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Far-Right fundamentalists launch intimidation campaign against Stevens Creek Elementary School Principal in Cupertino, CA
- Far Right group filed utterly frivolous lawsuit against the Principal and the Cupertino Union School District (CUSD) 
on behalf of teacher Stephen Williams who used slanted, dubious or false propaganda to push a "Christian" nation perspective on the school students and then claimed "discrimination" when he was stopped from pursuing this
- As of 4/15/05, a judge dismissed three out of four claims in the lawsuit outright
- As of 8/12/05, the lawsuit was dropped with the school prevailing entirely.

[To contact me or find out more about this site, click here.

Last update: 09/30/2005


I set this page up to bring more attention to this issue (the false claim "Declaration of Independence Banned...") at Stevens Creek Elementary school in Cupertino, CA (an affluent city in Silicon Valley), following the lead of Dave Johnson at Seeing the Forest who brought it to my attention. Since then I have contacted a few sources who provided me additional details. (Updates made on this page are listed here.)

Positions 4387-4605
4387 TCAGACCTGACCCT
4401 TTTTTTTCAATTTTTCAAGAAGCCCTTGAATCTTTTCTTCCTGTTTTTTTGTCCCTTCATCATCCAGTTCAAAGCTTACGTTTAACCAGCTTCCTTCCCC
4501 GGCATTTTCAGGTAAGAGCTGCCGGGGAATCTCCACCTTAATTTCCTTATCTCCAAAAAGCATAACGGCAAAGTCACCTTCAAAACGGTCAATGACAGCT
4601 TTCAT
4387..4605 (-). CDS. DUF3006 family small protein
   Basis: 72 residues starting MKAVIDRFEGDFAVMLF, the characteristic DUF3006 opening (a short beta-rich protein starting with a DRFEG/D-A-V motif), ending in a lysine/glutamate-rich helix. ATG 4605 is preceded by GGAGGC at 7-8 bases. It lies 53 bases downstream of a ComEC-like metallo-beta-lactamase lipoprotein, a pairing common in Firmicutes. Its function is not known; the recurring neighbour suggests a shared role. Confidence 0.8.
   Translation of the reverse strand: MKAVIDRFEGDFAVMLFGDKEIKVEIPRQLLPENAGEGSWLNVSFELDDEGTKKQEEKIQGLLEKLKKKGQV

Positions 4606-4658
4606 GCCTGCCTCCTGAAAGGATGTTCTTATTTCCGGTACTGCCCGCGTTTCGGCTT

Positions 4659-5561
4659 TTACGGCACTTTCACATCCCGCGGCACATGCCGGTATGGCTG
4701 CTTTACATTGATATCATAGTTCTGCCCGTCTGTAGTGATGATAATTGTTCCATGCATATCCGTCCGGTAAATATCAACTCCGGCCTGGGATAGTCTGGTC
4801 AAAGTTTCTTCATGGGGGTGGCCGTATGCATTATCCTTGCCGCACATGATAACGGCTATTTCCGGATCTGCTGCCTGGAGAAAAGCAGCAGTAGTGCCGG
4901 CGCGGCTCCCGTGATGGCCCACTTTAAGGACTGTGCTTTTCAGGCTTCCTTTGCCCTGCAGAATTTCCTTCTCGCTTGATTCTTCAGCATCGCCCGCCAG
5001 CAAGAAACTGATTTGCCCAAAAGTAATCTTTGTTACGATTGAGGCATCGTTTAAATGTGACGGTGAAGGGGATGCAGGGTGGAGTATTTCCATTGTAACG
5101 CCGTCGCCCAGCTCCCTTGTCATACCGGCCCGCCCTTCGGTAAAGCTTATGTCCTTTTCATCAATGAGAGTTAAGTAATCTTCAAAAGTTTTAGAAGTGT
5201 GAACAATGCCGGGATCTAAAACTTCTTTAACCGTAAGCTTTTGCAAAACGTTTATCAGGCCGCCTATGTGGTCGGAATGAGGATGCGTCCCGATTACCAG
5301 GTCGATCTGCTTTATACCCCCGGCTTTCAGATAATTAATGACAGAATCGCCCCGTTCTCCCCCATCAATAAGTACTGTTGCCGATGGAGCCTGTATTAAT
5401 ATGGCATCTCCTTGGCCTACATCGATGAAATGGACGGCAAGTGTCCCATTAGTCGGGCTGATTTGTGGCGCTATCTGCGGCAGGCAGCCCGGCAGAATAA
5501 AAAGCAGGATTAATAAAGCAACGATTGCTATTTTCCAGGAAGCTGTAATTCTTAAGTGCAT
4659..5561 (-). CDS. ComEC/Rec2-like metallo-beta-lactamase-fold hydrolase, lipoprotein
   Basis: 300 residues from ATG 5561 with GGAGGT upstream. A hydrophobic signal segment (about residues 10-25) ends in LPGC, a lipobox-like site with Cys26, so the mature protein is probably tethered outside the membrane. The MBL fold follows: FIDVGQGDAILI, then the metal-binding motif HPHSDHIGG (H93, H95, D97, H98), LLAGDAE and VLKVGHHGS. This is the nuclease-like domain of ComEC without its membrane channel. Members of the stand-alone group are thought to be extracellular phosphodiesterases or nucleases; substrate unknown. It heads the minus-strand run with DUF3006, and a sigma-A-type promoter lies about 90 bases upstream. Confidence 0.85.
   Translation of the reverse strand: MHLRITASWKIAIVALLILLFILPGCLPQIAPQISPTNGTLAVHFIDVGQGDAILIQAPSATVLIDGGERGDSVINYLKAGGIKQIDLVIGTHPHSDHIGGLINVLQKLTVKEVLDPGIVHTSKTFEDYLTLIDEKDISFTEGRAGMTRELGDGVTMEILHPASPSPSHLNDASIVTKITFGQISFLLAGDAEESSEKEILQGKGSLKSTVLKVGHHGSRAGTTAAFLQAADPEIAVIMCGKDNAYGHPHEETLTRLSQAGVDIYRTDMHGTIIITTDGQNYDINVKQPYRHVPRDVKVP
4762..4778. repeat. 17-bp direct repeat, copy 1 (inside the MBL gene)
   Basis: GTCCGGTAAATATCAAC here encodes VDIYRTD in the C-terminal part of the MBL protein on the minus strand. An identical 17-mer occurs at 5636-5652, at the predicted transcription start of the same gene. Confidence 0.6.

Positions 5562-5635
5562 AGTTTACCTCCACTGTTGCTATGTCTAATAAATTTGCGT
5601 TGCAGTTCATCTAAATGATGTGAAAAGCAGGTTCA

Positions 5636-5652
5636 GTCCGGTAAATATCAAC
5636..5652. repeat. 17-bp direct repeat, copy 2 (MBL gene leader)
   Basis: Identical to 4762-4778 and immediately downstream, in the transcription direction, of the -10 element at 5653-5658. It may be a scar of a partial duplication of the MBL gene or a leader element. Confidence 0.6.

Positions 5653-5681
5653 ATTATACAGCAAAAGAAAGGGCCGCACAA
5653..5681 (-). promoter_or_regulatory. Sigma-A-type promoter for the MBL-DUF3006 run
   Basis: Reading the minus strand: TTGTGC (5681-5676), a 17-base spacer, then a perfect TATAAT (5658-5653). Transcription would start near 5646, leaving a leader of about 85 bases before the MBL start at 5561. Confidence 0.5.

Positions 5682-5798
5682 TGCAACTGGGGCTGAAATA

A group of over 100 concerned parents from the Stevens Creek Elementary School have created a website (We the Parents) aimed at repudiating the false charges from the Alliance Defense Fund and the teacher Stephen Williams and the misleading/false negative media coverage of the school. Please visit their website to learn more. On 1/25/05, they released a letter to the Alliance Defense Fund asking for an apology and a retraction of their false press release. Here is the text of that letter. As of 1/31/05, the school district filed a motion asking the Court to dismiss ADF's frivolous lawsuit - see here for their press release and here for their actual brief (link thanks to one of the parents). ADF had previously amended their original lawsuit and (curiously) deleted the exhibits (analyzed in this page) from the amended lawsuit. It appears they have also eliminated the original lawsuit from their webpage since I have been unable to find it. Copies of the original lawsuit and amended one are here.